Glenfarclas 12 Year Old Single Malt Review

The 12 year old age statement is a fiercely contested part of the whisky market. Every established brand worth their salt in all likelihood has a 12 year old whisky kicking about its portfolio. Balvenie, Glenlivet, Glenfiddich, Dalmore, Redbreast, Auchentoshun, Glengoyne, Yellow Spot, Caol Ila, Johnnie Walker, Chivas Regal, Jim Beam, Weller.....I could go on and on and on for some time here but I reckon I've made my point.

It's also very much seen as an 'entry level' age statement these days. Yet, this wasn't always the case. If you went back to the 1970's and 1980's a 12 year old malt or blend would have been considered well matured, verging on premium actually. 

In fact the reason why we have aged stock beyond 12 years old is due, in part, to the the whisky crash of the 1970's. Soon 8 and 10 year age statements were being replaced with 12 year olds and then older expressions came along as a way to get rid of maturing stock. It was also at this point that 'old' whisky started to be promoted as something desirable whereas in days of yore older whisky was often perceived as being unbalanced and over oaked, where the cask overpowered the spirit.

So ingrained is the '12 year old' now in our whisky drinking pysche that we can often overlook whiskies that are younger as being under-developed and immature. Yet there are many examples of young whisky out there that are worthy of exploration, especially from independent bottlers. Remember that age doesn't necessarily make the whisky - Glenfiddich 12 and Strathisla 12 prove that point.

So to keep the 12 year old theme running today we have the Glenfarclas 12 year to consider. Sherry cask matured, natural colour, non chill filtered and bottled at 43% this litre bottle cost €35 from 70cl bottle is available from Marks and Spencers for £35.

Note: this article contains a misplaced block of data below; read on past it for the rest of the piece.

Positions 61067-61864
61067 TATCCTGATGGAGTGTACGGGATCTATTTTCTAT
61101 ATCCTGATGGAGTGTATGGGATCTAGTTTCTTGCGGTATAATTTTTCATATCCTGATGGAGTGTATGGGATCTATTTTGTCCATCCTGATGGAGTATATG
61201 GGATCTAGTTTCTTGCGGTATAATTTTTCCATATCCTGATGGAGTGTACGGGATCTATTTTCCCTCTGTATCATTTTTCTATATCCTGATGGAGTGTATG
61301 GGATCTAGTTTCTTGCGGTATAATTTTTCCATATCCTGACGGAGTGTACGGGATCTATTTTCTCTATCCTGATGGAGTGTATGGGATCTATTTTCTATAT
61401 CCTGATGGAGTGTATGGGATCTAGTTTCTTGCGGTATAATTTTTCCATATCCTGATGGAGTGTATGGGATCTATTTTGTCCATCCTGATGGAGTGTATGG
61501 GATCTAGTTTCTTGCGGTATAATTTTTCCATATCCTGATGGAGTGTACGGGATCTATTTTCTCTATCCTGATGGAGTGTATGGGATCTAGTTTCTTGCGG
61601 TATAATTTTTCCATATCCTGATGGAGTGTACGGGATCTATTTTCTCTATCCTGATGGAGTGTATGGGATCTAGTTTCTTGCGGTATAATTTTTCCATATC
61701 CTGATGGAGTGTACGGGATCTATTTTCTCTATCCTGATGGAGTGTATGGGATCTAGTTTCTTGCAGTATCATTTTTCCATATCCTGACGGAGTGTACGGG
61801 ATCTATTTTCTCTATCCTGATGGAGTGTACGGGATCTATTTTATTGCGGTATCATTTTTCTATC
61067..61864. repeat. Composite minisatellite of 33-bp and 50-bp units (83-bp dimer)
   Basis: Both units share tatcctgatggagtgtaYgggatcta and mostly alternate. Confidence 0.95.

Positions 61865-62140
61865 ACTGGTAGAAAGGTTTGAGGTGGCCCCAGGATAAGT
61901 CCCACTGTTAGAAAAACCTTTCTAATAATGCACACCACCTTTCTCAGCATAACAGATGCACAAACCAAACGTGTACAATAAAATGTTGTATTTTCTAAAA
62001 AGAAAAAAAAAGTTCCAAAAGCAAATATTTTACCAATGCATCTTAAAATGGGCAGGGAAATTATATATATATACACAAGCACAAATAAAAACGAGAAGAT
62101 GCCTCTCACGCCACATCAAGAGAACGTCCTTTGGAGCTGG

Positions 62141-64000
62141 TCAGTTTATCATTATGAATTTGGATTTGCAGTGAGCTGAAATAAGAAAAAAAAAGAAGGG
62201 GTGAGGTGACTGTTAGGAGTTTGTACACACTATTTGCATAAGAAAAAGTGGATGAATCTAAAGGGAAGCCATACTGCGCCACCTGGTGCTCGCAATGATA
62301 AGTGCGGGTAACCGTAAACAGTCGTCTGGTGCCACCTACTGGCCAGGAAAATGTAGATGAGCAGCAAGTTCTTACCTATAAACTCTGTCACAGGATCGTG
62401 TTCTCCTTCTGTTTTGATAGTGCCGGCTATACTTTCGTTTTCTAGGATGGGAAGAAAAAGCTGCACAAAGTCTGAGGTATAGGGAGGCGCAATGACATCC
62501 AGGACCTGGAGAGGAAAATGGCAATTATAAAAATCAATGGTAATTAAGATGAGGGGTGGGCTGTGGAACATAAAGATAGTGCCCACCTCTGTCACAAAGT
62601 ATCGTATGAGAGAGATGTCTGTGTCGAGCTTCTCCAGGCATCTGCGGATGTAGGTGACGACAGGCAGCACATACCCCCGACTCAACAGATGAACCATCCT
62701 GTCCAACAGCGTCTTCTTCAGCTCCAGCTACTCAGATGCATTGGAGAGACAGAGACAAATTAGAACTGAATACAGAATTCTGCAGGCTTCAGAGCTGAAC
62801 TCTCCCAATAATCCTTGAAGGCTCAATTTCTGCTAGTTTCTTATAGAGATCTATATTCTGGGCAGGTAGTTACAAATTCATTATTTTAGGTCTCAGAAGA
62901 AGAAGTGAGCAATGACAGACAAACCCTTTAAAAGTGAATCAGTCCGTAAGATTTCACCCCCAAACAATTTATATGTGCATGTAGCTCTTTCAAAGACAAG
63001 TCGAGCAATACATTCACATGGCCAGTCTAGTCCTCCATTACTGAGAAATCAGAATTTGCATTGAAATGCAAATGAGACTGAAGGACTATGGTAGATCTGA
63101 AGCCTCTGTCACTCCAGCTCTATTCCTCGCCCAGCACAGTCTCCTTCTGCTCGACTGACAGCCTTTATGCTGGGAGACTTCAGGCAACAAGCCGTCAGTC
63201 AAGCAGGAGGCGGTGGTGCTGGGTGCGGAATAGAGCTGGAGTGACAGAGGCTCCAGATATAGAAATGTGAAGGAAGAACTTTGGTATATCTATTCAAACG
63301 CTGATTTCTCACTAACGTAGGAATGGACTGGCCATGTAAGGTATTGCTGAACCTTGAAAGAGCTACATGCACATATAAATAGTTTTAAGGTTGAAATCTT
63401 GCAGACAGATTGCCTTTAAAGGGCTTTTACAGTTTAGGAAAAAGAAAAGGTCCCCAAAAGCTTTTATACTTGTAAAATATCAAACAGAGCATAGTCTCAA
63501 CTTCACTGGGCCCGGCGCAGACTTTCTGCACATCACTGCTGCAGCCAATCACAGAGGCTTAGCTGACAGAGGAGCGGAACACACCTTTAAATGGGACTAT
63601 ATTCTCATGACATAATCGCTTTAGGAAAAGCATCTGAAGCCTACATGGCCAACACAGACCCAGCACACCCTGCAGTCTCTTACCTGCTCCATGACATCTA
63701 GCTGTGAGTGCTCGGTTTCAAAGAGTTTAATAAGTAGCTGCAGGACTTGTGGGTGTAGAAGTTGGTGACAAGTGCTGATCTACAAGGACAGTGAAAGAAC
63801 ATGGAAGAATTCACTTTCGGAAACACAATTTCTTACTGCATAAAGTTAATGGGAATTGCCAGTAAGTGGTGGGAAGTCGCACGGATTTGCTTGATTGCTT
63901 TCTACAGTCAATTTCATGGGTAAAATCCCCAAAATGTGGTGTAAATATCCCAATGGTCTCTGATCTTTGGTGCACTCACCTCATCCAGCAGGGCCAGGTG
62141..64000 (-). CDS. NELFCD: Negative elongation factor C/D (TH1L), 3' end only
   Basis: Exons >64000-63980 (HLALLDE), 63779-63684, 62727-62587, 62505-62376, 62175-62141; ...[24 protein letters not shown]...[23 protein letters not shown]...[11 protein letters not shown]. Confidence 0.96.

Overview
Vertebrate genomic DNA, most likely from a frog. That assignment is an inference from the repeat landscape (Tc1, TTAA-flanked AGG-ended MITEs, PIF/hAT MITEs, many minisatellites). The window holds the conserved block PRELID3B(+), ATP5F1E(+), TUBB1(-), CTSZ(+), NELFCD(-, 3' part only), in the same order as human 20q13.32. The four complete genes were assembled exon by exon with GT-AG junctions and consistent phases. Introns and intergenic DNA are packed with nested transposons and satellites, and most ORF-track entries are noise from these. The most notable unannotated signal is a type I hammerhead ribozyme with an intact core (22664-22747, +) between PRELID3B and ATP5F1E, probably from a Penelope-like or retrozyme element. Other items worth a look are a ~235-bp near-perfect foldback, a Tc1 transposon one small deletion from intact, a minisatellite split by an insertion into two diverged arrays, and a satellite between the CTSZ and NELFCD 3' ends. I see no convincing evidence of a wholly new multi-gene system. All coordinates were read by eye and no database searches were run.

Dunnage warehousing and a little light sulphur - slightly dirty and oily. Vanilla, lemon and orange peel, mead, some furniture polish and very ripe banana,


Quite a sweet arrival - honey, malt, orchard fruit, light sherry influence and some spice. After some time in the glass chocolate and raisins are apparent.


Quite short with a dry, nutty, warming finish


Quite a simple but well made malt from Glenfarclas, certainly a more interesting dram than the equivalent from Glenfiddich or Glenlivet. But for similar prices it has stiff competition from Kilkerran, Redbreast, Benriach, Glendronach and Deanston that I would probably pick before reaching for this. In fact, if you can stretch around another £10 I'd suggest going for the Glenfarclas 15 which is a much more fulfilling dram.

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  1. This is one I've been eyeing up. I'll take your advice re the 15 instead. Cheers.

    1. Cheers for reading the review. The 15 is certainly for me head and shoulders above this expression and for not much more money. Plus the 15 is presented at 46% which definitely makes a difference. The 17 is also a fantastic dram.


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